For a huge number of people around the world, chili is a delicacy. However, most people have not stopped asking where this spice comes from. Chili is a fruit of plants that are part of the Nightshade family. To narrow it down, its genus is that of the most popular capsicum. Capsaicin and similar compounds mainly cause the “spiciness” that comes after eating it.
Surprisingly, the humans ate them from 7500 BCE. Recent studies show that they were first domesticated in the Americas, particularly in Mexico. Not surprisingly, Peru, a country in the Americas, would have the highest levels of diversity in terms of cultivation in the world. This is because most of the domestic species have been cultivated and consumed during the pre-Columbian period. Bolivia has the largest diversity of wild chillies in the world that are eaten.
That today Asia is a significant player in the chili sector can be attributed to trade in the past mainly by the Portuguese and the Arabs. It is important to note that it was a valuable asset because the Asian community embraced it very well. So well, in fact, it has become the world’s largest manufacturer of chilli from 2014 in relation to other players.
World production by country
As per 2014 world production statistics, the total of chilli based products was in the region of 33.2 million tons. This figure includes both peppers and fresh green chilli. As previously stated, the Asian region has dominated this production with nearly eighty percent of the world’s total production.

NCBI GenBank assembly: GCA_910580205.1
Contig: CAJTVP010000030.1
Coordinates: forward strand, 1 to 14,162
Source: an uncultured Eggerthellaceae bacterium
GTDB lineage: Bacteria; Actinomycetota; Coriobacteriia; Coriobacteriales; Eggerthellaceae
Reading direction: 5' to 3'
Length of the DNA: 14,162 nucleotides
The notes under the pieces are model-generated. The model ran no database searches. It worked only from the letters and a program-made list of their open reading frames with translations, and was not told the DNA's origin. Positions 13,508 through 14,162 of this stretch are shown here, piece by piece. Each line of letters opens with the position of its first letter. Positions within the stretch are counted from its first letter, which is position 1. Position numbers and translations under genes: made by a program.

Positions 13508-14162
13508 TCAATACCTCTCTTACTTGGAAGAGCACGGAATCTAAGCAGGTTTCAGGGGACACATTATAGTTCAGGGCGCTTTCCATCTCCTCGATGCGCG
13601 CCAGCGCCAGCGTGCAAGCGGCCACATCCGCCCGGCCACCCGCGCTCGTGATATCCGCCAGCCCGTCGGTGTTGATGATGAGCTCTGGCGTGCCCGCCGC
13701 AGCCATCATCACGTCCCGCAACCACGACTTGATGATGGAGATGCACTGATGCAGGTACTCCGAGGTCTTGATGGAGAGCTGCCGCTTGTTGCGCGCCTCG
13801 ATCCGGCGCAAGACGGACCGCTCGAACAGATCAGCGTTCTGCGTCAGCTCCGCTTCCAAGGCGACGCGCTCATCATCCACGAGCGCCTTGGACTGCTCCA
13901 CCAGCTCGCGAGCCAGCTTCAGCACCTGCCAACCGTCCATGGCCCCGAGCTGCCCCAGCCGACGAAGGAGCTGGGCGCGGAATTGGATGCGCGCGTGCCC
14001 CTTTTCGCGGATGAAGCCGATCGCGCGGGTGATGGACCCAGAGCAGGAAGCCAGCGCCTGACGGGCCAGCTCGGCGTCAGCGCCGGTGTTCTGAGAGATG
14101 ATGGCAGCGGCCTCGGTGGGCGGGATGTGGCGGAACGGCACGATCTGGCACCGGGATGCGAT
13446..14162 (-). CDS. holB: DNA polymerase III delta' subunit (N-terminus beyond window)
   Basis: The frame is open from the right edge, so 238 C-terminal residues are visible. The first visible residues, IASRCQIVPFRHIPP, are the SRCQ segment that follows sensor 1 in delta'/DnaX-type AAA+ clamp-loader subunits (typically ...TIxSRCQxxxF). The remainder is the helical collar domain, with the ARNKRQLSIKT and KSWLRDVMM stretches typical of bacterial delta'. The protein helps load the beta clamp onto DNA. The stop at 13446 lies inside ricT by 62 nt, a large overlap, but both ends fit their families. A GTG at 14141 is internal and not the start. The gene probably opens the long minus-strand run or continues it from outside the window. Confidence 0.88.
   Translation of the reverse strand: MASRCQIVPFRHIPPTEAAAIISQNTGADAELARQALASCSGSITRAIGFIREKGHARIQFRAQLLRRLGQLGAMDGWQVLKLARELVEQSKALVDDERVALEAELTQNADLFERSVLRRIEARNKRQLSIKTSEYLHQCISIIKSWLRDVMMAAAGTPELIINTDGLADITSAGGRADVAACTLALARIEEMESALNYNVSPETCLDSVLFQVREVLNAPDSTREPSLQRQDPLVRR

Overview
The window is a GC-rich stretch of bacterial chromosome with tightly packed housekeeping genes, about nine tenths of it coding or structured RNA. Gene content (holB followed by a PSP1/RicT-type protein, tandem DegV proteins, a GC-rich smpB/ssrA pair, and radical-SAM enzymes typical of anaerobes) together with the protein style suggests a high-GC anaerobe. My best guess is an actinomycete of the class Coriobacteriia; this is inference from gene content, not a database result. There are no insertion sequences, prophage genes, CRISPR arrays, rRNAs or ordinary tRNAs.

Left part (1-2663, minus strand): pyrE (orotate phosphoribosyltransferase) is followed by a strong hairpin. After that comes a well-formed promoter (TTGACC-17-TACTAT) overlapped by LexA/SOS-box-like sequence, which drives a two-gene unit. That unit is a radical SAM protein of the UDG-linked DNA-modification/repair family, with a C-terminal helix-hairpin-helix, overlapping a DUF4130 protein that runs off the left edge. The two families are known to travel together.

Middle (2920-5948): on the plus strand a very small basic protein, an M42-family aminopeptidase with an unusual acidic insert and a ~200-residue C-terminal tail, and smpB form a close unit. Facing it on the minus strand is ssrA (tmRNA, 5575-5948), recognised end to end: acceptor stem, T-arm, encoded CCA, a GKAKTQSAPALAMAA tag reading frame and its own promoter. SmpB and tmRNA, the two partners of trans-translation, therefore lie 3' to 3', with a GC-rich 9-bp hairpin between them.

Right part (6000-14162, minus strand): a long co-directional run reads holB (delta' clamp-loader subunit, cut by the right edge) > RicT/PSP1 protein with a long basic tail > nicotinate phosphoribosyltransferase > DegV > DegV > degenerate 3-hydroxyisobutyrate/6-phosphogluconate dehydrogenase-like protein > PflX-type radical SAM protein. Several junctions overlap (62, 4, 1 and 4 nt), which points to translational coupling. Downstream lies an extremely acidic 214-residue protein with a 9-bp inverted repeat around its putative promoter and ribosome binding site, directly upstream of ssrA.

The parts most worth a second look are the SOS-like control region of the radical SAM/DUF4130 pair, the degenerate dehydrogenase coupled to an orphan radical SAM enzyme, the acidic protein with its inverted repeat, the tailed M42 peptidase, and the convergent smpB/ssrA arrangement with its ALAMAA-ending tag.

China tops the list producing around 16.1 million tons of chilli in 2014. To put it in perspective, China produced about 48% of total global production that year alone. Compared to the nearest competitor, Mexico, China produced at least five times the quantity produced by Mexico, which was a paltry 2.7 million tons.
The third was Turkey with a total production of 2.1 million tons. Closely following Indonesia with 1.9 million tons and then again with India with 1.5 million tons. This further puts into perspective how dominant Asia is. India is a curious case because 32% of 1.5 million tons produced was composed of dried peppers. This puts him at the top of the rankings as regards the production of dried chili in the world in 2014
Closing the highest list to the number six and seven positions, Spain and the United States have a production of 1.1 million tons and 0.9 million tons respectively. The case of Spain should not be alarming because of trade and obviously because of the spicy nature of their venerated and delicious cuisine.
China has dominated the market. One simple reason for this is its huge population that would amount to more people cultivating it. Other advantages, such as currency exchanges, also come from exporting the desirable fruit, although “hot”.
The main chili producing countries in the world
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